Microevolution: Experts reveal humans are 'still evolving today'
We use your sign-up to provide content in ways you’ve consented to and to improve our understanding of you. This may include adverts from us and 3rd parties based on our understanding. You can unsubscribe at any time. More info
The content of Africa has become the richest and most valuable source in understanding where humans come from. In 1974, Lucy, an Australopithecus genus of the early hominins, was discovered in Ethiopia. She soon proved to be one of the earliest known human ancestors — around 3.2 million years old.
Much later, around 300,000 years ago, modern humans — Homo sapiens — are thought to have evolved in East Africa.
Then, roughly around 70,000 years ago, sapiens left their native lands and spread across the world.
By 50,000 years ago, they had reached the southern coast of Asia and Oceania.
However, along the evolutionary chain, there were several other Homo genera, with researchers in 2019 discovering what they believed was a never before seen species of human.
A video created by the science journal, Nature, explored the discovery which was made deep inside an isolated cave in the Philippines.
Over an image of a tiny bone found in the cave, the documentary’s narrator said: “Scientists think this small fragment of bone belongs to a previously unknown species of human.”
The new species was named species Homo luzonensis after the island of Luzon it was found on.
Only a few clues to this species’ existence have been unearthed: some hand and foot bones, a thigh bone and seven teeth.
JUST IN: Biggest polluters missed Johnson’s climate meeting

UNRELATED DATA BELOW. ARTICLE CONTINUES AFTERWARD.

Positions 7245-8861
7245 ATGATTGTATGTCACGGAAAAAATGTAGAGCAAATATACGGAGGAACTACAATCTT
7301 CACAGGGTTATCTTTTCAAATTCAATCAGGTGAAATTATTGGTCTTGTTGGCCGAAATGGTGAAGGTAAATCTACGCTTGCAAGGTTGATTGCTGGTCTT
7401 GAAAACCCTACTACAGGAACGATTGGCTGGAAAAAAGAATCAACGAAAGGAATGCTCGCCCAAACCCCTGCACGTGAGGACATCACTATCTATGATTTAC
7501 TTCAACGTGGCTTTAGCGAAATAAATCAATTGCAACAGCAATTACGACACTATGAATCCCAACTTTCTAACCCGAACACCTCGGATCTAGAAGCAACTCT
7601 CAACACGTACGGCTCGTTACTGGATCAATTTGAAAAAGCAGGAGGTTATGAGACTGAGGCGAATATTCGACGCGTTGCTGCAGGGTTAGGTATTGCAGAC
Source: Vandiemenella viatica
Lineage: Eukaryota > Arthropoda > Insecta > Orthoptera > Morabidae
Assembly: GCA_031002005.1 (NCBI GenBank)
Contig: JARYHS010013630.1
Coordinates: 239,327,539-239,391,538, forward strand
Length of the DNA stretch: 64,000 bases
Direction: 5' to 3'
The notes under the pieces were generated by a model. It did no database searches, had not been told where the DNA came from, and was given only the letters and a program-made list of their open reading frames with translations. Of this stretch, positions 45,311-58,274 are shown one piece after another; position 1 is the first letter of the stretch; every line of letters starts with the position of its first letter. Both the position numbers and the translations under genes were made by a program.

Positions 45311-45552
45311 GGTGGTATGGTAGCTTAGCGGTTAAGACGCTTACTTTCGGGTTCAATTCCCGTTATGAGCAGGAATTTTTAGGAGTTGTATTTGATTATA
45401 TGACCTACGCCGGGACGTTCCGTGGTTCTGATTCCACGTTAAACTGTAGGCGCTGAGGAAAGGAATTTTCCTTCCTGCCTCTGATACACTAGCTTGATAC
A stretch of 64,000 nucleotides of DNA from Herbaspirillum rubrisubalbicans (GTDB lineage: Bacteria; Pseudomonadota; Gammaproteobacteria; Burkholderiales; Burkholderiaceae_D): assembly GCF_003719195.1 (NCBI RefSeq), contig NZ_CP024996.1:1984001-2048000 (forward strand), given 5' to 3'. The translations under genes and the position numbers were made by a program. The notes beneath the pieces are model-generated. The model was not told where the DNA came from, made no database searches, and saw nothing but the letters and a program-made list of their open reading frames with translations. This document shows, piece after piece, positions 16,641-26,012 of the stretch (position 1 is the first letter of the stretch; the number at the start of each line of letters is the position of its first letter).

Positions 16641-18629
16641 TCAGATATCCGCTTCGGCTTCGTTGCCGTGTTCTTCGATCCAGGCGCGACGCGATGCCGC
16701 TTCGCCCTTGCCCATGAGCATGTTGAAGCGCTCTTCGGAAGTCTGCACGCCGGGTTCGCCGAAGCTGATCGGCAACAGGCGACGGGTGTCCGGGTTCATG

While researchers are cautious about estimating luzonensis’ height because of the scarcity of remains, they believe their owners’ bodies were somewhere in the range of small sapiens, similar to members of some Indigenous ethnic groups living on Luzon and elsewhere in the Philippines today.
They may have been around or just under four feet tall.
It was the second species of dwarf human to be found in Southeast Asia.
In 2004, scientists presented the skull of a small-bodied and small-brained species named Homo floresiensis, commonly known as the Hobbit.
Both luzonensis and floresiensis were alive around 50,000 years ago — at the same time as our species, Homo sapiens, our close relatives the Neanderthals and a mysterious type of early human called the Denisovans.
While these groups roamed around Asia, sometimes interbreeding, the ancestors of the luzonensis and the Hobbit may, Nature suggested, have been isolated on islands where the “probably shrank in response to limited resources”.
Scientists believe that luzonensis was even smaller than the Hobbit, and less robust.
The teeth have proved to be yet another puzzle.
Archaeologists blown away by 2,000-year-old ruins in Hertfordshire [REPORT]
Archaeologists stunned at two sites of ‘national significance’ [INSIGHT]
Archaeologists astounded by 1,000-year-old city underneath lake [ANALYSIS]
They have an odd medley of ancient and modern features — a “striking” combination of characteristics “not seen in any other human species”.
This is what convinced the team that they had found an entirely new species.
The team, led by Florent Détroit, a palaeoanthropologist at the National Museum of Natural History in Paris, has suggested that the culmination of their finds presents at least two adults and one child.
Matthew Tocheri, a palaeoanthropologist at Lakehead University in Thunder Bay, Canada told Nature: “Together, they create a strong argument that this is something new.”
While the teeth proved tricky, the shape of floresiensis foot bones is distinct, most resembling those of Lucy, the Australopithecus, thought never to have left Africa.
Curves in the toe bones and a finger bone of luzonensis suggest that the species might have been adept at climbing trees.
Crucially, researchers now believe that luzonensis fits into the human family tree.
Mr Détroit favours the view that the new species descends from a Homo erectus group whose bodies gradually evolved into forms different from those of their ancestors.
Erectus is believed to be the first human relative to leave Africa some two million years ago.
Gerrit van den Bergh at the University of Wollongong in Australia told Nature: “You get different evolutionary pathways on islands.
“We can imagine erectus arriving on islands like Luzon or Flores, and no longer needs to engage in endurance running but needs to adapt to spend the night in trees.”
Source: Read Full Article